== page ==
Timeline: February 2022 to December 2023
Background of the Study:
Despite high school enrolment rates, the learning outcomes of students in Bangladesh are very low, especially in rural areas (Islam, 2019). Approximately 44% of students cannot read simple words after completion of Grade 1 (USAID, 2021). In the National Student Assessment test 2017, around half of fifth-graders failed to meet grade-level proficiency in literacy and numeracy (NSA, 2017). Students show even larger learning gaps as they progress to higher grades. In the Learning Assessment for Secondary Institutions (LASI) 2015, only 44 percent and 35 percent of Grade 8 students met grade-specific competencies in English and Maths, respectively (LASI, 2015). This situation is likely to have worsened during the COVID-19 pandemic, as students missed out of all forms of formal schooling from March 2020 to September 2021. Schools have reopened from September 2021 after a long 18-month closure, one of the longest in the world (TBS, 2021) Students currently have access to school for one day per week except for grades 5 and 10, who are going every day, considering the competitive public examinations they need to sit for. However, students are likely to endure a major challenge in catching up with their current grades. This challenge is even more extensive for the students in grade 10, i.e. SSC1 examinees. These students suffered more during school closures for several reasons. First, most parents were unable to help the upper-grade students at home considering the level of difficulty of the curriculum at that level. Second, students in grades 9 and 10 learn many new methods in both English and mathematics which they have difficulty learning by themselves. Besides, the long school closures also created uncertainties related to timing and format of their public exam, which may have caused inertia and disappointment in learning something new and preparing for the competitive exam. They also will have less time compared to lower grade students to recover from learning loss. Thus, they are at immediate threat of poor performance and dropout. These situations are likely to be more prevalent in poor households and/or rural areas. To mitigate these problems, students could be provided with additional educational input and encouragement in their household settings. The household nvironment plays a critical role in education. But, most education policies primarily focus on school-based interventions, as it is believed that it is more feasible to improve schools than to intervene at the household level at scale (Muralidharan and Singh, 2021). The school closure induced by the COVID-19 pandemic has sharply shifted the focus from the school to the household environment. Various distance learning solutions have been developed around the world to facilitate home-based learning. Due to the weak ICT ecosystem of most low-income developing countries, widely accessible basic feature phones have become popular in educating the mass students during the COVID-19 (Hassan et al., 2021a). Existing studies using basic feature phones are limited to SMS reminders or brief calls to the parents to follow up on homework (Angrist et al., 2020, Muralidharan and Singh, 2021). In one of our recent projects, we have extended the existing applications of basic feature phones in education by incorporating the Interactive Voice Response (IVR) system to deliver Interactive Radio Instruction (IRI) based lessons (Hassan et al., 2021b).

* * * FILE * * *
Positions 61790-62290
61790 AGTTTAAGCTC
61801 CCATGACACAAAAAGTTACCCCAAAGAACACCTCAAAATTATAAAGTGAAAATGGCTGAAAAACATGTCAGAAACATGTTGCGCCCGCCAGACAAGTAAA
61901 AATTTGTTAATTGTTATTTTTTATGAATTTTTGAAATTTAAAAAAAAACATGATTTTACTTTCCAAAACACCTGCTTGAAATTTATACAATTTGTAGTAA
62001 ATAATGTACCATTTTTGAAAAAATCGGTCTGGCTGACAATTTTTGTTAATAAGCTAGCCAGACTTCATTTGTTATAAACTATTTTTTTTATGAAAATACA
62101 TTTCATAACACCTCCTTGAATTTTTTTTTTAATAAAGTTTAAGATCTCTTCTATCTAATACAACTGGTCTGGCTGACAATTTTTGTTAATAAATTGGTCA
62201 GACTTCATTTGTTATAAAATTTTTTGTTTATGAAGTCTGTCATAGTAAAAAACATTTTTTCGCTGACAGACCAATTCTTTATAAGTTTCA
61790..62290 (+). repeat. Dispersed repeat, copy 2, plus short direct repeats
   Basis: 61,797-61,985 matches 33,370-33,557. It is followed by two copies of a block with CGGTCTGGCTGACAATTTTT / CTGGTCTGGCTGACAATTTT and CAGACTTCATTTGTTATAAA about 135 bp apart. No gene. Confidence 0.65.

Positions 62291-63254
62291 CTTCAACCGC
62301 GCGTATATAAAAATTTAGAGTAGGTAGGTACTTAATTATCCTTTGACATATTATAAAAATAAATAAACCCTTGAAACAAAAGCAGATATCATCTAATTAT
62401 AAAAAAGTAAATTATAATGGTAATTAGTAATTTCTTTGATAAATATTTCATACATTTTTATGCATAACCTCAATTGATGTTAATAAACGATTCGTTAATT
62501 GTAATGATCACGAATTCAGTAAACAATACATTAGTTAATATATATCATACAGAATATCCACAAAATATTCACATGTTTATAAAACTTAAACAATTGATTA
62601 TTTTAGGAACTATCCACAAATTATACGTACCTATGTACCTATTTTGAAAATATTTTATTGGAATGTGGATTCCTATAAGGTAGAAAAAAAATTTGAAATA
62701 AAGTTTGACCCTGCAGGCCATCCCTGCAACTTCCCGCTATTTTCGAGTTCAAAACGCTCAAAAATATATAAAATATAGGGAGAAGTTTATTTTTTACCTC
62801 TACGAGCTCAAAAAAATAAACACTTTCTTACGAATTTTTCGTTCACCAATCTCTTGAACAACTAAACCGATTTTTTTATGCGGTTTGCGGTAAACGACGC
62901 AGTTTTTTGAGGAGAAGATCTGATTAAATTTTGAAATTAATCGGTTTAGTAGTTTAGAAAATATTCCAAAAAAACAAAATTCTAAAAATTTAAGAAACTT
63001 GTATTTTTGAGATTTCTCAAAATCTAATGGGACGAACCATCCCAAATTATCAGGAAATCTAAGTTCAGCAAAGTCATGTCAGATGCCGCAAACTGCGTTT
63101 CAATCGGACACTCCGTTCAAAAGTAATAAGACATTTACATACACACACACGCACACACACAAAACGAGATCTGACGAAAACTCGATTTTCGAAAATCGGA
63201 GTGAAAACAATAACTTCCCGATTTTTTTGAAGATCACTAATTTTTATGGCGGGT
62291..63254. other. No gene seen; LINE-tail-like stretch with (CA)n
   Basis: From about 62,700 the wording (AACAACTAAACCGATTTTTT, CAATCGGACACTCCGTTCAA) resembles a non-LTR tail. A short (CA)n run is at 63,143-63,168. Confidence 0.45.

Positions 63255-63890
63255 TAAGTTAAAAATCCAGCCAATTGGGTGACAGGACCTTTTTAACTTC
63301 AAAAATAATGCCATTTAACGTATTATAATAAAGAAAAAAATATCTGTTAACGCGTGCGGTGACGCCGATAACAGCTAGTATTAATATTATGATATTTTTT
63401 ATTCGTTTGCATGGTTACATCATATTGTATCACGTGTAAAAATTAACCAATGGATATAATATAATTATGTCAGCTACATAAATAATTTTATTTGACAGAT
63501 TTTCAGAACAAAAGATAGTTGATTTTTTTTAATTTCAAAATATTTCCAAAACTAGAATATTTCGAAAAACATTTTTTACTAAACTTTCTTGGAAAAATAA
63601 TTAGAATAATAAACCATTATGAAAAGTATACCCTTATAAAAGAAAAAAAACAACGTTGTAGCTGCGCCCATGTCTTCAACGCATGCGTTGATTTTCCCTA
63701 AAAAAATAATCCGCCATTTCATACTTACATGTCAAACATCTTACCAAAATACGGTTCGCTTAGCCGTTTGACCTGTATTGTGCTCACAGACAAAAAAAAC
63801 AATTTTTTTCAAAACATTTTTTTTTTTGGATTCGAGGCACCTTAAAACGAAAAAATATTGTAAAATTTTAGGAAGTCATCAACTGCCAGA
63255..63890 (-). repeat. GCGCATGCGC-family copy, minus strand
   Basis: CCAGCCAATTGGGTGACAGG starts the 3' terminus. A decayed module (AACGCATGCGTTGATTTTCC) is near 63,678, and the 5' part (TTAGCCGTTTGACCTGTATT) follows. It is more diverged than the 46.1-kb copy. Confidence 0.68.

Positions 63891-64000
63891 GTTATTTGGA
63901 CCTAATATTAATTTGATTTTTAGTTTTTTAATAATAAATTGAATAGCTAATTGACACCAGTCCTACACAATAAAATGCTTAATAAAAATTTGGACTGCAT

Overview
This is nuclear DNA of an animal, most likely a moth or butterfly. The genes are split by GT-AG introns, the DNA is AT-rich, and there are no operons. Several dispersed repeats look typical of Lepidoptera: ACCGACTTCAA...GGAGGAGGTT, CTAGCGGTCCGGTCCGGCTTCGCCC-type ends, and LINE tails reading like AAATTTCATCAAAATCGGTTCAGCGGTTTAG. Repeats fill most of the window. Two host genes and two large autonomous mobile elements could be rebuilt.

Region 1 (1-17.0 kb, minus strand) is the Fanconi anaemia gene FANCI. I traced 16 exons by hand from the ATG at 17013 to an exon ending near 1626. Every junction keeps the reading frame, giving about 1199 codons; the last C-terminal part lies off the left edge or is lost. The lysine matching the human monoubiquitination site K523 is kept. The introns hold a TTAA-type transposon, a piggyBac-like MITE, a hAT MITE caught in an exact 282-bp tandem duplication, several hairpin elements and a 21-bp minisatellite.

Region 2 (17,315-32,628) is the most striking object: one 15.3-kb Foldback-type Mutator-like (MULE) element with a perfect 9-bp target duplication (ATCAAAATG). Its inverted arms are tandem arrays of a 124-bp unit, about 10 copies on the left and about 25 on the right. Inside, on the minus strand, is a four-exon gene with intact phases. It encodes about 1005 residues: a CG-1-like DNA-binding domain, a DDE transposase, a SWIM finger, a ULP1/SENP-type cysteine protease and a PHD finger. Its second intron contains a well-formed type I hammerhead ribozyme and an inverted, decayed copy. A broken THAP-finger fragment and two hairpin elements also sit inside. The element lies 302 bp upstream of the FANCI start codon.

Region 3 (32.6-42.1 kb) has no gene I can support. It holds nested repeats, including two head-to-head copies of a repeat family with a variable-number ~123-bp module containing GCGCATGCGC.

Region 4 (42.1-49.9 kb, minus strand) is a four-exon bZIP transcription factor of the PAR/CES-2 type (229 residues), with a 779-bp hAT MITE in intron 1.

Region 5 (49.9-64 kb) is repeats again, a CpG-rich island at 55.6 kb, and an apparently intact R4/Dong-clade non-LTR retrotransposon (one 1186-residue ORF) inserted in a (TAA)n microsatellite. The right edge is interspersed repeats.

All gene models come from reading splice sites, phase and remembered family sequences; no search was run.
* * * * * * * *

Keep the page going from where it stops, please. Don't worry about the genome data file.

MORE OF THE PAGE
Building on that recent study, we will develop a set of audio lessons (podcasts) to deliver via the IVR telecommunication platform for this study. We will deliver these lessons via basic mobile phones because the basic mobile phone penetration rate in rural Bangladesh is significantly higher than other one-way technologies such as radio and television.
These lessons will cover the English and Mathematics subjects of the national curriculum. Students from rural areas and low SES backgrounds usually struggle with these two subjects and therefore, often seek private tuition (tutoring) classes (Hamid et al., 2009). In addition, we will focus on the educational aspirations and hope of the participants (see Section 2 below for a brief rationale). Given that students missed a lot of social interactions during the school closures, we expect targeting positive psychological factors that stimulate internal motivation would also help obtain better educational outcomes. Thus, we will examine whether providing remote learning opportunities through IVR improves children’s cognitive and noncognitive skills.